Haiven started her women speak first experiment in response to the Dalhousie dentistry scandal. Photo: Keili Bartlett
Haiven started her women speak first experiment in response to the Dalhousie dentistry scandal. Photo: Keili Bartlett

The experiment also extends to group projects.

Haiven said that group projects typically divided the work between men and women by having the women type up the projects and the men present it.

“So I’m trying to reverse that,” Haiven said. “I’ve told them that I’d like to see more women presenting and I’ve also in one instance asked the men if they can be the scribes, that they take notes, and the women take the notes and present.”

During Dalhousie’s forum on misogyny on Jan. 15, more than 350 people attended the discussion of two panels. In the first panel, Haiven told the attendees about her classroom experiment. The story UNews posted about the forum has sparked a debate in the comments section, and on social media.

Some commenters claim Haiven’s practice is an example of “misandry,” or the hatred of men. Others blame the practice for feminism’s bad reputation.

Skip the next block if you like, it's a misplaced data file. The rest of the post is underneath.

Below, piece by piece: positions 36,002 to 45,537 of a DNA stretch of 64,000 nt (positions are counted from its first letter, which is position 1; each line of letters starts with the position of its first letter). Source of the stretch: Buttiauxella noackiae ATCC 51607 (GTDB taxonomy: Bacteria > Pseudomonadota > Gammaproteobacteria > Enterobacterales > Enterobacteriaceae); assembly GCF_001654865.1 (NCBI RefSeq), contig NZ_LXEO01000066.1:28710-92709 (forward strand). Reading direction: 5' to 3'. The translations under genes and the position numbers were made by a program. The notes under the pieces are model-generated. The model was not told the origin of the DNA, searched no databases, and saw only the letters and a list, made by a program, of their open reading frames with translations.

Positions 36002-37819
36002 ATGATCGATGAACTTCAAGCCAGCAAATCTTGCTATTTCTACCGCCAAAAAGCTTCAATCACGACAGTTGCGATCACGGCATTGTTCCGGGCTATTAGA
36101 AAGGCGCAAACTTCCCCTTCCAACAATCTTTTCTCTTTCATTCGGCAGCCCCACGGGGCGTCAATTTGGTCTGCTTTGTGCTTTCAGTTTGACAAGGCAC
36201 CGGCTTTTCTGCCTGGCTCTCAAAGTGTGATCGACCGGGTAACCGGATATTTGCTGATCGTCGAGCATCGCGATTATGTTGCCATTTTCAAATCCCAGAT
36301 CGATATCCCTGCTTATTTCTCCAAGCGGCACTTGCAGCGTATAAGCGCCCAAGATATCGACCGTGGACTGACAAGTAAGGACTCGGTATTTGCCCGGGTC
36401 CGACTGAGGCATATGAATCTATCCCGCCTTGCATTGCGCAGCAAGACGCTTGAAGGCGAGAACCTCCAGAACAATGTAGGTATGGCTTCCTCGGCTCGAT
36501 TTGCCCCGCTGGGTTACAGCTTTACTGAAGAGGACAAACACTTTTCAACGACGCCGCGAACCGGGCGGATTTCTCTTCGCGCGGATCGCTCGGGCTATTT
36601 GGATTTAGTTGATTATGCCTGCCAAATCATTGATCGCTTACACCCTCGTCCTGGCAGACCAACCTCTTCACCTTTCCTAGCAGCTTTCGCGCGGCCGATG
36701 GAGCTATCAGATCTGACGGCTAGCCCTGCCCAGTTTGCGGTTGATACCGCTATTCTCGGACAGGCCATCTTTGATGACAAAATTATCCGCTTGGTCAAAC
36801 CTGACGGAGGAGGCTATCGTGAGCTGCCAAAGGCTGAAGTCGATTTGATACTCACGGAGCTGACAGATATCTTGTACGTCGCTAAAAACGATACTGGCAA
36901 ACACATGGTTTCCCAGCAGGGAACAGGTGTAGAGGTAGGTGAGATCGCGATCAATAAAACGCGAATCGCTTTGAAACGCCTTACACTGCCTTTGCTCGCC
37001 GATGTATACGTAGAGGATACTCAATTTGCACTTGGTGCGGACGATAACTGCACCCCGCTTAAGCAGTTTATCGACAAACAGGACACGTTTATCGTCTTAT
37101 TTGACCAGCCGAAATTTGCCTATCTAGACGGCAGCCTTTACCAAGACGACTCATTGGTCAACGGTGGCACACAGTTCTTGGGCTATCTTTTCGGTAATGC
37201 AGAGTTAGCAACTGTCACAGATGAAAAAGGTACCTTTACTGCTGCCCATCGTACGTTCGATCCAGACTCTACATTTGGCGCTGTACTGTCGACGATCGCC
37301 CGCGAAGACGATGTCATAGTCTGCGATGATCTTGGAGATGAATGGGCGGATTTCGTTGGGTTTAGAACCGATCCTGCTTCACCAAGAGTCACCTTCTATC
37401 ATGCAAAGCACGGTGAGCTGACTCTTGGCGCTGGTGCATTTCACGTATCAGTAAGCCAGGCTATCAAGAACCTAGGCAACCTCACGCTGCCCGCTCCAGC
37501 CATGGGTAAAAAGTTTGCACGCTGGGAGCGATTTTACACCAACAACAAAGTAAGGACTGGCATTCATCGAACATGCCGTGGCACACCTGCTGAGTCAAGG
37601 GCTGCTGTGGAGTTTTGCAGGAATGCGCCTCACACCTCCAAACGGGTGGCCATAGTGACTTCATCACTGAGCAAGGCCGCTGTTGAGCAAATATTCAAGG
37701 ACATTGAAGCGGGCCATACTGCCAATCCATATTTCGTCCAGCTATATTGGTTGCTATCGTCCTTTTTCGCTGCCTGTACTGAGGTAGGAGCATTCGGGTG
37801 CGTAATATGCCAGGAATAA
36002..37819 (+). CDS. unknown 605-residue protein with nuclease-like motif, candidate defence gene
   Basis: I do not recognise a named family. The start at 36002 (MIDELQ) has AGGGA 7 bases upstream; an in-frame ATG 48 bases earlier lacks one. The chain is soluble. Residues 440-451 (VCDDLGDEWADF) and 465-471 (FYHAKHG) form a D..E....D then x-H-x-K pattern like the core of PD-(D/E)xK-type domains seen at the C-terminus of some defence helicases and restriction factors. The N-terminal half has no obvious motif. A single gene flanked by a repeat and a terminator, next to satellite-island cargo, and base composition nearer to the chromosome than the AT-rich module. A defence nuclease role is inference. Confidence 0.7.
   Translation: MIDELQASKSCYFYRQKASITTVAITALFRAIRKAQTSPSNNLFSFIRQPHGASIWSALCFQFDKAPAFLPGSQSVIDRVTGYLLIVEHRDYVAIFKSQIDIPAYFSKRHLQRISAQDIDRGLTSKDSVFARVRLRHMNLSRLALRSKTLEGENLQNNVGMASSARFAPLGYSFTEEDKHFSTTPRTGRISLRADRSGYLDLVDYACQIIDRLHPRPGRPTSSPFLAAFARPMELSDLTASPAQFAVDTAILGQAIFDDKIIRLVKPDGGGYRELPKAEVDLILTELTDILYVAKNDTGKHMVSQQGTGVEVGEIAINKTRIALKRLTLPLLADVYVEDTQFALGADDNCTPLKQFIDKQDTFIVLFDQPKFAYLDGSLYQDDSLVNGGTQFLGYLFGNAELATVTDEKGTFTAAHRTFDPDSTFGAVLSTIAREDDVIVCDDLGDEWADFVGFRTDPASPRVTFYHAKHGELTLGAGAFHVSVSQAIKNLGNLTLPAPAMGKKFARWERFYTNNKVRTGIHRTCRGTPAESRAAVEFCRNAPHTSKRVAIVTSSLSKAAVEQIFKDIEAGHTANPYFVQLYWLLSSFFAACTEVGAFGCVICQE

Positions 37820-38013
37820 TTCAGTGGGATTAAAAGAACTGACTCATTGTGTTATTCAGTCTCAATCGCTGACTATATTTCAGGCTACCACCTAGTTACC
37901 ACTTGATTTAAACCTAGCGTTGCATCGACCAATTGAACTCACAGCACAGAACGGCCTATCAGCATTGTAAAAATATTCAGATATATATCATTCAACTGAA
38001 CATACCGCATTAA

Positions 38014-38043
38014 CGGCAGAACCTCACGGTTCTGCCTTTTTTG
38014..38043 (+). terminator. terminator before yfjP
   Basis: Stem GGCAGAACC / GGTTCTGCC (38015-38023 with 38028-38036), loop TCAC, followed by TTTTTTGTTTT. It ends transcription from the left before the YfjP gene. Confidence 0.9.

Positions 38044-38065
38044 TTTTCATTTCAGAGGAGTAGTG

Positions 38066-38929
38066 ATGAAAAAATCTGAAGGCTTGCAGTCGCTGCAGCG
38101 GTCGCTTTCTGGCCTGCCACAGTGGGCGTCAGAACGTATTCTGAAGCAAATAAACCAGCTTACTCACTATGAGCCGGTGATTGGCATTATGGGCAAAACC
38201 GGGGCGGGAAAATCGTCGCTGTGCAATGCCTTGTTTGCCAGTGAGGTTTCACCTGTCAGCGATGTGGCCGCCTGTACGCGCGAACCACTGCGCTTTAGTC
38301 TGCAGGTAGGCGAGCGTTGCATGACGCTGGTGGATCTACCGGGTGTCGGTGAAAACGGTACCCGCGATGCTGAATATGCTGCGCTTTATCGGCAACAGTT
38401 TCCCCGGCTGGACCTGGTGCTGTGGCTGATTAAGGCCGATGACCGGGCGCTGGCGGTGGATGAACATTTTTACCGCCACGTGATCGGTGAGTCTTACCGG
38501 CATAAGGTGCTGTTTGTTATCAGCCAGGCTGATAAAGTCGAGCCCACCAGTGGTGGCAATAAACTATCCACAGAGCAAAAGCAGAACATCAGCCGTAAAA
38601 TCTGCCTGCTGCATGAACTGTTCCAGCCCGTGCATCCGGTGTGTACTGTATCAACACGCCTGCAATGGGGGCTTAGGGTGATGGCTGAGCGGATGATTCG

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Haiven printed some of the comments from the article off, but hasn’t read them.

“I try not to read the comments from the commentariat because I find they’re generally offensive, and not particularly helpful, I would say. So I haven’t heard anything bad back yet,” Haiven said on Monday. “I did read a couple of comments, but I didn’t read them all.”

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Screen Shot 2022-01-19 at 8.23.15 PMHaiven said she hasn’t gotten any negative feedback from students in her classes, but when she first introduced the practice, many seemed nervous. The women may have felt “put on the spot,” she said.

A faculty member from another department at SMU told Haiven there were negative responses on Facebook to her idea. Haiven said she thinks the negative responses are because it’s a new idea.